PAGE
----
workshop slide gallery theory help   

01. Relationship of dot, line and plane
02. Dot
03. Constellations
04. Line
05. Grids & Patterns
06. Shapes
07. Openings (shapes within shapes)
08. Colour
09. The colour wheel & natural order of colours
10. colour Harmony
11. Texture
12. Light & Shade, Shadows
13. Three-dimensional form
14. Voids
15. Space
16. Composition
17. Principles of basic design
18. Proportion and Scale


8. Colour

8 - 01 Basic colour theory:

One of the greatest insinuations made about colour, like that about art itself, is that it cannot be taught; that people are born with a special 'sense of colour'. So, does that mean that it is only these select few gifted people who can exploit the immense design potential offered by colours? It may be said that colour cannot be taught in the way that arithmetic or grammar can be taught. However, there are certain fundamental principles regarding colour qualities and their interactions, which can guide a student-artist, or for that matter, anyone interested in knowing about colours. So many aspects come to mind when the subject is entered into seriously: the nature of light and of materials and surfaces that affect light, the nature of colour perception, the variables of colour interaction, colour and form, colour and space, colour and mood or expression, fashion trends, personal taste and so on.

Just as there are audible lowest and audible highest sound frequencies (audible to the human ear), there is a spectrum of colours visible to the human eye. We cannot perceive colours whose wavelength is less than that of red, or more than that of violet.

It is also important to note that while the human eye has its own limitations in perceiving colours, the human brain does not have a very strong mechanism to memorize colours. So, we try to remember colours along with their associations - for example - the red of chillies and of strawberries, of blood and of the hibiscus, of tomatoes and of the Pepsi logo - and this helps to a certain extent in our understanding of colours, but unfortunately not many people can reproduce the exact colours. It is only when these various reds are simultaneously exhibited before us that we can differentiate between them.

Colour, like key elements in the other arts, has its own set of terms, which must be introduced here.

a. Hue - The term 'hue' denotes colour, any colour. It means the name of a colour and can be used interchangeably with the word 'colour'. Each hue in the spectrum has its own characteristic. Some are bright, some are dull; some are dark, some light, some are strong, some weak. In addition, when juxtaposed, hues affect each other's appearance.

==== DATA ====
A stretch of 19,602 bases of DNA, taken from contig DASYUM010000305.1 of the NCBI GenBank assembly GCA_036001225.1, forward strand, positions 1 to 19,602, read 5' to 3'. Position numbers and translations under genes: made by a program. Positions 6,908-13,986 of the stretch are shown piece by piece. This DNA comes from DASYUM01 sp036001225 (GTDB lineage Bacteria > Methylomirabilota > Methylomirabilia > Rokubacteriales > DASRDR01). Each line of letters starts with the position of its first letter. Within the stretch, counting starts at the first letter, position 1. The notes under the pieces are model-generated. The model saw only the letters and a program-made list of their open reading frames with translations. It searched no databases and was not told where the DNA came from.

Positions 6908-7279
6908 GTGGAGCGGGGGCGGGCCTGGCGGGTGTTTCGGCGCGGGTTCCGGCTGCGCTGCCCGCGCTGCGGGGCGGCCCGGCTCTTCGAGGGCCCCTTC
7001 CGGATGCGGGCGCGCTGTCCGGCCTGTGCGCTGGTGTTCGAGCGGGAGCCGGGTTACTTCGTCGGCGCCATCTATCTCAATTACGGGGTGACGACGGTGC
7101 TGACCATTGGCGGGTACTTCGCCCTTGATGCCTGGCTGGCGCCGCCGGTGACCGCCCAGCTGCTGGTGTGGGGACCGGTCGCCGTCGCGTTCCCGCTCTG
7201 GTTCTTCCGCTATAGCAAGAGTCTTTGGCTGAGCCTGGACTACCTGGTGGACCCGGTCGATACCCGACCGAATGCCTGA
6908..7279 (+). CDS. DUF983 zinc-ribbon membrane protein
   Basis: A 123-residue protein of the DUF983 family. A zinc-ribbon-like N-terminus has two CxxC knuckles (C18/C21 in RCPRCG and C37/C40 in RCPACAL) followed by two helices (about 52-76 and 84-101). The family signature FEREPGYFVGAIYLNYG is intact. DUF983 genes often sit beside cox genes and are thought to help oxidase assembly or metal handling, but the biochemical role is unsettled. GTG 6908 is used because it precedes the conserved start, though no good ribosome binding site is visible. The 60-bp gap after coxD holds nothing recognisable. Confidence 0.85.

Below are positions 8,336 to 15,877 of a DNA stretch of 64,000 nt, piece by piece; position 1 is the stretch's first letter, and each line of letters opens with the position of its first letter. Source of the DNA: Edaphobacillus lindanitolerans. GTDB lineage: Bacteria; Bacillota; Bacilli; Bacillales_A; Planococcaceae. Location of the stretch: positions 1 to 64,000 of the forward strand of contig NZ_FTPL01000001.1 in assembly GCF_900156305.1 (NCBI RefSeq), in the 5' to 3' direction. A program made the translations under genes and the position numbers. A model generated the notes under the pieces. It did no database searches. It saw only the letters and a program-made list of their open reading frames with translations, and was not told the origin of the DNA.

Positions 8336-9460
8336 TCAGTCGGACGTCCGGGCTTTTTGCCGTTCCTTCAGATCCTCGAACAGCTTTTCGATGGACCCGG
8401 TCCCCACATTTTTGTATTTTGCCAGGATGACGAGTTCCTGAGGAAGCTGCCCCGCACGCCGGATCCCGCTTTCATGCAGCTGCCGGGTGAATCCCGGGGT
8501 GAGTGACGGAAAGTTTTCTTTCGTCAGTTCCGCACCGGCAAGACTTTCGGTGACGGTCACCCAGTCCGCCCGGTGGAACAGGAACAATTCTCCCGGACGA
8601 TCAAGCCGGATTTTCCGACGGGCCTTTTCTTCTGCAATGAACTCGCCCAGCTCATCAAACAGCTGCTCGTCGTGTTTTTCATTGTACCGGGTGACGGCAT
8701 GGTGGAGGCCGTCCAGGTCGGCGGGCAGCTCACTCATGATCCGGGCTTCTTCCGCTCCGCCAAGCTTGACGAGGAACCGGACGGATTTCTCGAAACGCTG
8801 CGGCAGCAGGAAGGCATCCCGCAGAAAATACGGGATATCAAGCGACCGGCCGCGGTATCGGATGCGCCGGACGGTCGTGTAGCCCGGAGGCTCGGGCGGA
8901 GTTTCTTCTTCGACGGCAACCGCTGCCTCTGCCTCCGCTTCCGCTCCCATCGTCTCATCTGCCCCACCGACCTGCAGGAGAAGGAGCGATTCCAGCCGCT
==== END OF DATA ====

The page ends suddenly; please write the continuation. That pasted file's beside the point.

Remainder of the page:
b. Value - Value denotes the lightness or darkness factor, ranging from black to white. Colours in their pure state range in value, from light (approaching the supreme lightness of white, as does yellow) to dark (approaching the condition of black, as does violet). For instance, Pink and Brown are different values of the same basic hue - Red.

c. Intensity - Pure colours, whether dark, medium or light by nature, exist in their full intensity, saturation or chroma. When mixed with black or white, or with black and white (grey) or with other conflicting hues, they lose chromatic intensity when placed alongside or within one another.

d. Tints, Tones and Shades - Tints are mixtures of greater or lesser quantities of pure colours with white, while Shades are mixtures of greater or lesser quantities of pure colours with black. So, a tint of red means a shift from red to a lighter red, then to pink, and finally to white; whereas a shade of red leads to a darker red, then to brown, dark brown and finally to black. Tones are the mixtures of greater or lesser quantities of pure colours with the range of greys.

It should be noted that a colour exhibits these three characteristics - hue, value and intensity - simultaneously.

e. Achromatic and Monochromatic - Achromatic and Monochromatic - Values lacking the dimension of colour may be considered as achromatic, while compositions with tints, tones and shades of a single hue may be said to be monochromatic.

f. Chromatic Whites, Blacks and Greys - Whites and blacks with the tiniest traces of colour and light, medium or dark greys with much or little colour energy are said to be the chromatic whites, blacks and greys.


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For more details contact - Ar. Shirish Sukhatme
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